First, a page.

Tuesday, May 24, 2022

Hagino Noriko: Rare Metal Sculpting


What artist can do with materials often seems like a magic show. That's exactly how I felt when I saw Hagino Noriko's (1949-Japan) works. 


At first glance, I thought that I was looking at blown glass or glazed ceramics. Neither could be further from what material Noriko used. These stunningly beautiful vases were made of metal!



After art school, Noriko apprenticed with a master of Hagiawase. Here's the description of the technique I found online: "A hammering technique whereby metals of different kinds are soldered together to form the body of the vessel. Joining of the metals is achieved by the use of ginro (lit. 'silver wax'), which is silver mixed with traces of brass."


Using the natural colors of the various metals - silver=white, copper=red and an alloy of gold & copper=a red-gold - as examples. Noriko uses the arduous process of hammering, forging and welding her works into the very fluid designs shown here.   

Noriko estimates that each of these unusual flowing metal art objects takes her about 6 months to complete.  They are so beautiful and precisely made that gallery prices are about $20K.

So, when I win the lottery... LOL!

Wednesday, May 18, 2022

Lisa Nilsson: Quilling Tapestries

Artists, who use some of the most available materials to everyone. take paper and glue to an astonishing level. They never cease to intrigue us on how they can do that. An artist who makes us wonder in that way is Lisa Nilsson (1963-)

Nilsson creates with a technique known as "quilling." It's defined as an art form using strips of paper that is rolled into a coil, shaped and manipulated. The coil is then glued. It's been used for many centuries to create a "3-D" of flowers, portraits, and other subjects based on the mastery of of the technique.  (Below is a very simplified example of the technique)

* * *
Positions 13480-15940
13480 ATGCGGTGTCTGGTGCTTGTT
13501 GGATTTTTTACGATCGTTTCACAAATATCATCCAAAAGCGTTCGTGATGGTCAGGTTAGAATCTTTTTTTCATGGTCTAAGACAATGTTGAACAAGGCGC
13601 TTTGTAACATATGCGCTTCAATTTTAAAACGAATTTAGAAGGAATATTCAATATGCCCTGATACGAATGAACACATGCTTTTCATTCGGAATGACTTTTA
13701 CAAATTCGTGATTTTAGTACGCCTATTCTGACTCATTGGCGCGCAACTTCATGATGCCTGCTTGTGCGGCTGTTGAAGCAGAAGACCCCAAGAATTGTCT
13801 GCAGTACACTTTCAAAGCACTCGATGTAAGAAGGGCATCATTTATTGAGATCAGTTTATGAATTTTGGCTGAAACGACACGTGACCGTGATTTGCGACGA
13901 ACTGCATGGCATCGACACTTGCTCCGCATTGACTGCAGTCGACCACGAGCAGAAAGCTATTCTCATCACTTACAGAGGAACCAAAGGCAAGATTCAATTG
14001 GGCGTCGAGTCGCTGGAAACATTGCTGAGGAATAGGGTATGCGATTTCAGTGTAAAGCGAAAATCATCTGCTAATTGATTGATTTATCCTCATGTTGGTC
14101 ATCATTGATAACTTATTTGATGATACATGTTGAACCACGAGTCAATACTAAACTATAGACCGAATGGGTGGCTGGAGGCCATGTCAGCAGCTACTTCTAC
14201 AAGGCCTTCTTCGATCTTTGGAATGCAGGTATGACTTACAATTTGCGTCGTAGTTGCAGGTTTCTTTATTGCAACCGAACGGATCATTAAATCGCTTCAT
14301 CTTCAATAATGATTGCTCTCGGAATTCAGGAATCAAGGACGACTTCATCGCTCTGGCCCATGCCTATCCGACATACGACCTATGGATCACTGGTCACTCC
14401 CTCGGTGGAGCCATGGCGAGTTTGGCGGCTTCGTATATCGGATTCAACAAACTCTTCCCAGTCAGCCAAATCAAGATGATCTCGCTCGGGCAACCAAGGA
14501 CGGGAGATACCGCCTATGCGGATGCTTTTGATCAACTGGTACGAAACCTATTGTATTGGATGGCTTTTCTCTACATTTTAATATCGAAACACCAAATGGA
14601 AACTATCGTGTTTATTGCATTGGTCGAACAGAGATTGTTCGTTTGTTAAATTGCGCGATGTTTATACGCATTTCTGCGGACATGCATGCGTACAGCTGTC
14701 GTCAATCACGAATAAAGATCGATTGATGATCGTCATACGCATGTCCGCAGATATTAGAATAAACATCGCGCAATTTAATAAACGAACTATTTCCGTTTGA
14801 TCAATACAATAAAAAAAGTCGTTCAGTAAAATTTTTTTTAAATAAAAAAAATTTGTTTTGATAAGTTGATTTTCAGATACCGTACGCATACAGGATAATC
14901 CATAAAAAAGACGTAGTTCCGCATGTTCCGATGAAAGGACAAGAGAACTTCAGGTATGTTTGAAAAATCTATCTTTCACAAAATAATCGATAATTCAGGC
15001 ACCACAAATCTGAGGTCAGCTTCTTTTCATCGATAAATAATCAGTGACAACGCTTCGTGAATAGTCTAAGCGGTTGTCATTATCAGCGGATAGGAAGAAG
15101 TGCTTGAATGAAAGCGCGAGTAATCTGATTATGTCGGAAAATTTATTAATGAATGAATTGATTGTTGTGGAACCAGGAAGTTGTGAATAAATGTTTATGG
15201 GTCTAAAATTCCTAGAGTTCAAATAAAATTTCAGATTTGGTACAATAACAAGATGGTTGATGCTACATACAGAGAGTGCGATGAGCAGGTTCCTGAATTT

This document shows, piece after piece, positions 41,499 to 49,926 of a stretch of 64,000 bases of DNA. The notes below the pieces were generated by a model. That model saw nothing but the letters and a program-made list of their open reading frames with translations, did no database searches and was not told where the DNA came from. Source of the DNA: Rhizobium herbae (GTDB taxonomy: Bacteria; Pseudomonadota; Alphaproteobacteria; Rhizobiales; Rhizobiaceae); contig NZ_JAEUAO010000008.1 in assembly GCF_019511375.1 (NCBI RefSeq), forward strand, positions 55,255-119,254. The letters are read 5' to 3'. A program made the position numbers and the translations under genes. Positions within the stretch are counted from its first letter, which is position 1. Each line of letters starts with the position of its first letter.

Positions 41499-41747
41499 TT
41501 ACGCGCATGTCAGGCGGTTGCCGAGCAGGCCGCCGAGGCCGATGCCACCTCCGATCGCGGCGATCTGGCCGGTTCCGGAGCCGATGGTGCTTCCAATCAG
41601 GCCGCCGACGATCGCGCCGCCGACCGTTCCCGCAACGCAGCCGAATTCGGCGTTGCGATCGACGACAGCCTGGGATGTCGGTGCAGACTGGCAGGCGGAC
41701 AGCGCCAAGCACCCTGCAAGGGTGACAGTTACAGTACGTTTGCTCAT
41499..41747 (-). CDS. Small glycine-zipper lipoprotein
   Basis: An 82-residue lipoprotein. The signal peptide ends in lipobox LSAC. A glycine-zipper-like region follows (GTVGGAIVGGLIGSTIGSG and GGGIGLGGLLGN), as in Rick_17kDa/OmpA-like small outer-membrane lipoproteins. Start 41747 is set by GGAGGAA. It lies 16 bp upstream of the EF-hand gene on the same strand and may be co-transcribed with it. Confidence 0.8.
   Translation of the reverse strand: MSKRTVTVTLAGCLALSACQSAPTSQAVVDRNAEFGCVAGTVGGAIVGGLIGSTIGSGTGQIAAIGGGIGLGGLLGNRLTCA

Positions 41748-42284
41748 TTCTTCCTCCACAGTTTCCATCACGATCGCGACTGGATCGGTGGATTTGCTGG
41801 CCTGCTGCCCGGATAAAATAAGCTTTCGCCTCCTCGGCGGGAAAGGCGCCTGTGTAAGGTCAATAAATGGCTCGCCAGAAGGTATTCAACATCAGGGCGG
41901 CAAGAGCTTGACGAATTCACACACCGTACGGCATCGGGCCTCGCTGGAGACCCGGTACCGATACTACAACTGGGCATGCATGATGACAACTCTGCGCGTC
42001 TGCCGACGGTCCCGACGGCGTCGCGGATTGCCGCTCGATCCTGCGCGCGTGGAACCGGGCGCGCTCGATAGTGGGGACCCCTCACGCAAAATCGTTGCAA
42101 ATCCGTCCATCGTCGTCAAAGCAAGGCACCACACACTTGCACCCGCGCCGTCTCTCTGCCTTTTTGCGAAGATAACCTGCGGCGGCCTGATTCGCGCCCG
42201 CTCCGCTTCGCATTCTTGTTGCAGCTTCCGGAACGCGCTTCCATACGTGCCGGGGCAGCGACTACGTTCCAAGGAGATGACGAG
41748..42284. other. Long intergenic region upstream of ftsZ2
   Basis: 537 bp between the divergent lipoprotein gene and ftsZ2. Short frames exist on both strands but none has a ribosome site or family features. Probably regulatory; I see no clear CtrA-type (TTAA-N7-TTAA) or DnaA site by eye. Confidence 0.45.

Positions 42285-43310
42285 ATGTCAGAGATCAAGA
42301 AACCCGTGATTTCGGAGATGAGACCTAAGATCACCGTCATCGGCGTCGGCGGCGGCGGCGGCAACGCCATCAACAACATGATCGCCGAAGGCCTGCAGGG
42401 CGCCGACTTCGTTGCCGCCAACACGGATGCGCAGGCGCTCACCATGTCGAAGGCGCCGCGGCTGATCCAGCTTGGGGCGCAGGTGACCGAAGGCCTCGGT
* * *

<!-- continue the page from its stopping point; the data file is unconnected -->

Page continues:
The masters, such as Nilsson, have used quilling for so many different subjects as to challenge any belief that there are any limitations to making art with just paper and glue. 


 In her interest to work in series, she presently has 5 series or collections of subjects that she also challenges herself. Since it's not possible to cover all 5 in a single blog, this one will be limited to her "Tapis" series.


Tapis represents the inspiration she felt in the designs of Persian carpets. Nilsson used her mastery of quilling to create her own wall tapestries. She observed the design elements of a central theme, formal corners and specific borders The process is tedious and takes many months to complete each one. (Sizes vary with the largest ones being 22" x 29") (Below are examples of her finished pieces and close ups of the technique)

Wednesday, May 11, 2022

Marie Bashkirtseff: A Brief Life Lived Fully

Art history has not been very accepting of art her-story. One of those women, who was famous in her time and passed over in the history of art, was Marie Bashkirtseff (1858-1884 Ukraine)

In spite of her short life of 25 years, she was a noted visual artist as well as a writer. Ill health plagued her much of her life. Her initial interest and passion for singing was ended when she developed a throat illness that ended her ability to sing. (This could have been incipient tuberculosis which was undiagnosed at the early stage and lead to her death.)